People v. Jones

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[Crim. No. 8378. Second Dist., Div. Four. Oct. 8, 1963.]

THE PEOPLE, Plaintiff and Respondent, v. HERSHLEY JONES, Defendant and Appellant.

COUNSEL

Bertram H. Ross, under appointment by the District Court of Appeal, for Defendant and Appellant.

Stanley Mosk, Attorney General, William E. James, Assistant Attorney General, and Charles A. Collins, Deputy Attorney [221 Cal. App. 2d 39] General for Plaintiff and Respondent.

OPINION

BURKE, P. J.

Defendant appeals from a judgment of conviction of two counts of second degree burglary. [1a] He predicates his appeal upon the inadmissibility of an allegedly coerced confession, and asserts the duty of this court to determine independently the voluntary nature of such confession.

Certain commercial establishments were burglarized and spark plugs, radios, money, mirrors and other personal property were stolen. Investigating officers located some of the stolen property at the home of defendant's parents, some spark plugs having been found under a bed in the house and truck mirrors in a small shed in their backyard. The parents denied knowing where the items came from but stated that defendant had been there earlier that day. The officers removed the property and placed the parents under arrest. They then proceeded to defendant's residence, more than 20 blocks away. They found the defendant already in custody of two police officers in a parking lot adjacent to his residence.

The officers asked defendant to permit them to search his residence and although he complained about their lack of a search warrant he consented to their entry. Additional property believed to have been stolen was found in the house and defendant and his wife were arrested. Defendant was taken to the police station alone in a police car separate from the others. When being led to the interrogation room in the police station he saw his mother, father and wife sitting on a bench in the hall.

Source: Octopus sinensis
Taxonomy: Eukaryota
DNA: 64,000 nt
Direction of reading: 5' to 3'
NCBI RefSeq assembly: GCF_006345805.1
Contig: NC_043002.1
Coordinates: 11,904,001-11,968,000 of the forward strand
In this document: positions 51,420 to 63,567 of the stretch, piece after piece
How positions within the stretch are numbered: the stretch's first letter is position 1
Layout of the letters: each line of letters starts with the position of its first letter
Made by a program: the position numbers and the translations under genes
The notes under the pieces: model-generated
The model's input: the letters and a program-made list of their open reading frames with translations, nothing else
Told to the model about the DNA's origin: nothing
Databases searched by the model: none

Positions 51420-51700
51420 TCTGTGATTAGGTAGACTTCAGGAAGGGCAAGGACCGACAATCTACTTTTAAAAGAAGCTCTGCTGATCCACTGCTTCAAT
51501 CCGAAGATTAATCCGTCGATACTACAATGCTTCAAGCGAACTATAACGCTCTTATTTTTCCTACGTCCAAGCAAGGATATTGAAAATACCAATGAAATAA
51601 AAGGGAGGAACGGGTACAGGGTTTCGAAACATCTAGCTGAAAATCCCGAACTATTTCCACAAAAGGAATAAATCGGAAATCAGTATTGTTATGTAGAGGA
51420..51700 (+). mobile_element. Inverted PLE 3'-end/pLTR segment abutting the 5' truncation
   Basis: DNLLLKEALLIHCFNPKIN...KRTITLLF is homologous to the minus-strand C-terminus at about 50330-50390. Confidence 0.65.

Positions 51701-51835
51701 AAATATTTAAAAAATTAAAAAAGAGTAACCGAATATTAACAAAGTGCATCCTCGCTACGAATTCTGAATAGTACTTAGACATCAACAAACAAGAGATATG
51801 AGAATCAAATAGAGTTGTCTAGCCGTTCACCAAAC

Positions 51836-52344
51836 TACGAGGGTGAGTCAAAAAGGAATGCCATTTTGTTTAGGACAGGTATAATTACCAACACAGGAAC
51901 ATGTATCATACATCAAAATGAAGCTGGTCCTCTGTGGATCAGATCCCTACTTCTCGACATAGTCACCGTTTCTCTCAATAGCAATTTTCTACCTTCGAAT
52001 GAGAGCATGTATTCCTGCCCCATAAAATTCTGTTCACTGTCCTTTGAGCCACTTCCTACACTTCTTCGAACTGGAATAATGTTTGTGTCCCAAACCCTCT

Defendant was questioned at length by the officers and finally related the circumstances in detail of the two burglaries, signing a confession that had been written out for him by one of the officers present at the interrogation. After the confession had been signed, defendant was confronted with his parents and wife and was asked in their presence if they had anything to do with the burglaries. He stated that they did not, whereupon they were released and were returned to their homes by one of the officers. They had not been booked.

There is a conflict in the evidence with respect to the circumstances attending the interrogation of defendant. Defendant claims that the officers stated, in effect, that if he would not give them the detailed information regarding the burglaries they would imprison his parents. The officers deny making such assertion. They testified they informed defendant they had arrested the parents because the latter had possession [221 Cal. App. 2d 40] of stolen property and that they made no threats or promises to defendant. They admitted stating to defendant that they had evidence of many other burglaries in which they thought defendant was involved. Defendant claims they offered him immunity from any other charges if he would accept responsibility for the two burglaries.